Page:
Posts Tagged ‘time’

There aren’t that many bands which had a so solid and successful debut-record like Periphery had back in 2010. The refined rythm-finesse of Meshuggah and SikTh met the sophisticated guitar-melodies of Dream Theater; the djent-phenomenon was born, and with bands like TesseracT and Textures they introduced the world to what many considered the next big thing. Still, many people, including myself, worried about that the potential already was at its peak, and that there wasn’t that much left to impress the world with.


Therefore, ‘Periphery II: This Time It’s Personal’ has since its announcement been a record I’ve been looking forward to – both in negative and positive ways. Is the surprisingly high levels of originality and variation maintained? And how have they handled their position in a genre many consider as dying? Unfortunately, this record disappointed me more than I worried it could. Instead of a bit more unoriginal continuation of the first record, we’ve got a mediocre one where the well-functioning elements of Meshuggah’s and DT’s music is left behind in favor of more elements from genres like mathcore and metalcore. And lots of electronica. Yes, you read that right: Electronica is actually a pretty prominent element of the music.

Anyway, the record actually opens pretty well with the “accomodating” electronic sounds and guitars accompanied by the safe and slow rythm on ‘Muramasa’. However, the less pleasant elements of the record already starts to show on ‘Have a Blast’, where a rather uninspired guitar melody is followed by a pretty chaotic song-structure with fast-paced verses, a sudden breakdown and a bridge with clichè-filled vocal lines. Unfortunately these negative aspects speaks for a lot of the albums material; the structure on songs like ‘Ji’ and the last track ‘Masamune’ feels a bit weird and poorly thought out in the end. While this usually works out in for example Opeth’s music, Periphery’s fast-paced outfit makes it hard to make it work here, even though it did in the few cases on their last album.

The main problem here is the lack of the excellent professionality, refined complexity and variation of their last record, where the band showed they had full control over what they did. Periphery II is more reminiscent to a band who doesn’t really know what they want; while many songs is a total mess due to their variation, few songs actually stick out from the rest, and it seems like they’re trying too hard to be as original and mindblowing as possible.

The main reason for this is the vocals. While vocalist Spencer Sotelo’s range still is pretty stunning and the voice itself is well enough, it’s utilized in a rather bad way. Most of the time it feels extremely exaggerated, with cheesy clean vocal-lines reminding me of pop-punk, in addition to some really unappropriate growling sections with several vocal-layers up on eachother. It’s not that Spencer necessarily is a bad singer, but wether he actually fits as the singer of this band is discussable. Along with some weird mathcore-ish passages, and the already mentioned song-structures he namely makes big parts this record a little more chaotic than it should be.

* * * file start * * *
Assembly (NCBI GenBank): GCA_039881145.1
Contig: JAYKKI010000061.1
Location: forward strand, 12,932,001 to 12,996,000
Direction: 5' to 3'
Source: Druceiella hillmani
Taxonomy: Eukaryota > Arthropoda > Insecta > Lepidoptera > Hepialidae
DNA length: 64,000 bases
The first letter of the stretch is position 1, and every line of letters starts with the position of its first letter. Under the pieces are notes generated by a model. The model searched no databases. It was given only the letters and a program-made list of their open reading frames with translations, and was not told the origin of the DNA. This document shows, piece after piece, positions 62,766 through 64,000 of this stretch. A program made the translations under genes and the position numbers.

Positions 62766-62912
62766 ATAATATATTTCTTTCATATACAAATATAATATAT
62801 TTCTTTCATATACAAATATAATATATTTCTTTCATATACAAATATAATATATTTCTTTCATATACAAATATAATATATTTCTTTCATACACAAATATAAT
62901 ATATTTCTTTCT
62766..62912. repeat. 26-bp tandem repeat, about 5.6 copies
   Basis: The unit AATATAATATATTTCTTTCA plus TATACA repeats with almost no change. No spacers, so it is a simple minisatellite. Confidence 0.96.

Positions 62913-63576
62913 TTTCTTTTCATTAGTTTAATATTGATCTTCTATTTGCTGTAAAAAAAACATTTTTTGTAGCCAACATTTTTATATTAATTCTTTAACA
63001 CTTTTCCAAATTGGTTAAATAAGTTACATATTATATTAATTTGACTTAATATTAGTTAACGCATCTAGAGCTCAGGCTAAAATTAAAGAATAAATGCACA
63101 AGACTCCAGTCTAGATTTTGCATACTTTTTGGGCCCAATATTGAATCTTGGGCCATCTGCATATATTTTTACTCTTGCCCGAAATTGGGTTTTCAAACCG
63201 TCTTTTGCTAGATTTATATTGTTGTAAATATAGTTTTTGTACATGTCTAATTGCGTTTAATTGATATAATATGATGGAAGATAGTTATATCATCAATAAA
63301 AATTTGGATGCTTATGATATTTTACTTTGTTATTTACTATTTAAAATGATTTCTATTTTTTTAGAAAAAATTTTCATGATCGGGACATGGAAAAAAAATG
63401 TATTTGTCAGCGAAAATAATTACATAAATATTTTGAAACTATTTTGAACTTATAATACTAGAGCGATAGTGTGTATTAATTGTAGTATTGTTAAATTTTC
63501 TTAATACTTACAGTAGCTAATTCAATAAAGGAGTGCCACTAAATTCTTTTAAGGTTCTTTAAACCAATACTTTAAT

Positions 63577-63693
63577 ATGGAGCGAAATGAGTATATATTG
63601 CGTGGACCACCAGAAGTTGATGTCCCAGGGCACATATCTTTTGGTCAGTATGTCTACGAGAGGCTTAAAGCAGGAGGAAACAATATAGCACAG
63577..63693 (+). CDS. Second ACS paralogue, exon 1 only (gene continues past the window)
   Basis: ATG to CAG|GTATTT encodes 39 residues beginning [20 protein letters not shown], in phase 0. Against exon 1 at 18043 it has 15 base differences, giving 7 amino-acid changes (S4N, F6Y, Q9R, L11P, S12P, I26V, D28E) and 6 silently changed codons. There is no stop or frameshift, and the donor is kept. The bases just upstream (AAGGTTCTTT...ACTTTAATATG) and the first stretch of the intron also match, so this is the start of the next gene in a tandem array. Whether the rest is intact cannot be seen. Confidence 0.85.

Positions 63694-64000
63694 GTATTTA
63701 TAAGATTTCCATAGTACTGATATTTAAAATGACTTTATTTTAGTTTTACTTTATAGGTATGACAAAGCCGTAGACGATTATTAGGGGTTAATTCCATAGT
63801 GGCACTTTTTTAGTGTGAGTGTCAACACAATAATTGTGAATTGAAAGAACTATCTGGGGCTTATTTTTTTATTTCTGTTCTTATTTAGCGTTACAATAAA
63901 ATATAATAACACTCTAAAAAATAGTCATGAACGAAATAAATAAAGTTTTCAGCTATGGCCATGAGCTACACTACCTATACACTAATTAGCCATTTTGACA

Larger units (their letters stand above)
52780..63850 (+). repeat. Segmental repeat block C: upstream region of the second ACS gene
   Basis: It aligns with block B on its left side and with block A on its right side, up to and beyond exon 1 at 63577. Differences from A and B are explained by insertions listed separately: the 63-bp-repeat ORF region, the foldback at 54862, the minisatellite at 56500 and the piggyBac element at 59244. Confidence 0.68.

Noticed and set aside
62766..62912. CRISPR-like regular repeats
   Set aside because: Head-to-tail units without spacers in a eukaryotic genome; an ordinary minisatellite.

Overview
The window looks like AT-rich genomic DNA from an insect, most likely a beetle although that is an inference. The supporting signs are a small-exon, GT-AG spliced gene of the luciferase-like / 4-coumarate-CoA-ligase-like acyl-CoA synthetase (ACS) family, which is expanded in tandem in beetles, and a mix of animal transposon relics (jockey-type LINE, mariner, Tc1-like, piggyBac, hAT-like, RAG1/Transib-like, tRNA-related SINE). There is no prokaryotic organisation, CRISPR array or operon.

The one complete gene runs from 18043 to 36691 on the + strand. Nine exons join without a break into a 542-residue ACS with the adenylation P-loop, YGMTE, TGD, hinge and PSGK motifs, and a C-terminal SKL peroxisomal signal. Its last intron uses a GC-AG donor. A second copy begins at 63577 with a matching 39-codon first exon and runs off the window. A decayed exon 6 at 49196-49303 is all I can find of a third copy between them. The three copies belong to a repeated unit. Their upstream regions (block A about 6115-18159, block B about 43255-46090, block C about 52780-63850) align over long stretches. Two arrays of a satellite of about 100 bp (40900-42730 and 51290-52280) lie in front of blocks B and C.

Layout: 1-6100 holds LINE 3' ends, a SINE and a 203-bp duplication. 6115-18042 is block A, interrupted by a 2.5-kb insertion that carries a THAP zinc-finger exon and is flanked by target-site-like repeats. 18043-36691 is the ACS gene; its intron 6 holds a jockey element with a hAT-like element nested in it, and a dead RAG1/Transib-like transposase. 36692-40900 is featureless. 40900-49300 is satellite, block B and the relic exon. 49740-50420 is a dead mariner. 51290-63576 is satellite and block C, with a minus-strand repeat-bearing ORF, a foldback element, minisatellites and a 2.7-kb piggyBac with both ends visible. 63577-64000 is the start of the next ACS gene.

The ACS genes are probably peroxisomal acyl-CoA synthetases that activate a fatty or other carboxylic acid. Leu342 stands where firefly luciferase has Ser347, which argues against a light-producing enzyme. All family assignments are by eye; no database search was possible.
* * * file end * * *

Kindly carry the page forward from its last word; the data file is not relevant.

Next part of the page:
While there’s pretty much disappointing stuff on this album, there are still some highlights worth to be mentioned. For example; the drumming of Matt Halpern keeps him in his position as one of the best modern metal-drummers out there, and – of course – the guitar magnificence especially main guitarist Misha Mansoor has been recognized for earlier, makes up for some pretty good moments here. The riffs on ‘Scarlet’ (where the vocals actually works pretty well too) is nothing else than entertaining to listen to. The intro-riffs on songs like ‘Ragnarok’, ‘Luck As A Constant’ and ‘MAKE TOTAL DESTROY’ however, makes up a pretty good first-impression of the songs with cool atmospheres and rythm-patterns, in addition some damn cool tapping.

Then we have come to the rather weird and unpredictable element of the record: the electronic stuff, which have emerged out of guitarist Jake Bowen’s interests. These things usually show up in the end of the songs; some feels imposted and inconsistent, while others – like the ambient outro of ‘The Gods Must Be Crazy!’ – has the originality and potential I’m looking for. Unfortunately, instead of giving parts like these post-rock-ish things time to shine a little more, the pretty uninteresting and boring track ‘Epoch’ – which first and foremost brings back memories from the pause-menu music on a rally-game I played in the third grade – has become the little interlude of the record. However, the song where these elements draws up the quality along with some damn cool bass-fills, is the soothing track ‘Erised’, which remains as one of my favorites.

But ‘Periphery II: This Time It’s Personal’ still is a very disappointing record, which I first and foremost will remember for the many times I just tried to understand why some websites gave it a 9.0-score. I will never understand those people who think this is a leap forward from their last record; for me this is an almost frightening setback where lots of the original ideas just have disappeared in favor of the more uncertain and chaotic aspects of the band. Due to some highlights and bright spots this isn’t a bad record, but from a band like Periphery I expected lots of the things that I didn’t get in the end. A shame, because the band still has lots of potential.


Recommened tracks: Scarlet, Erised

Alexander Lange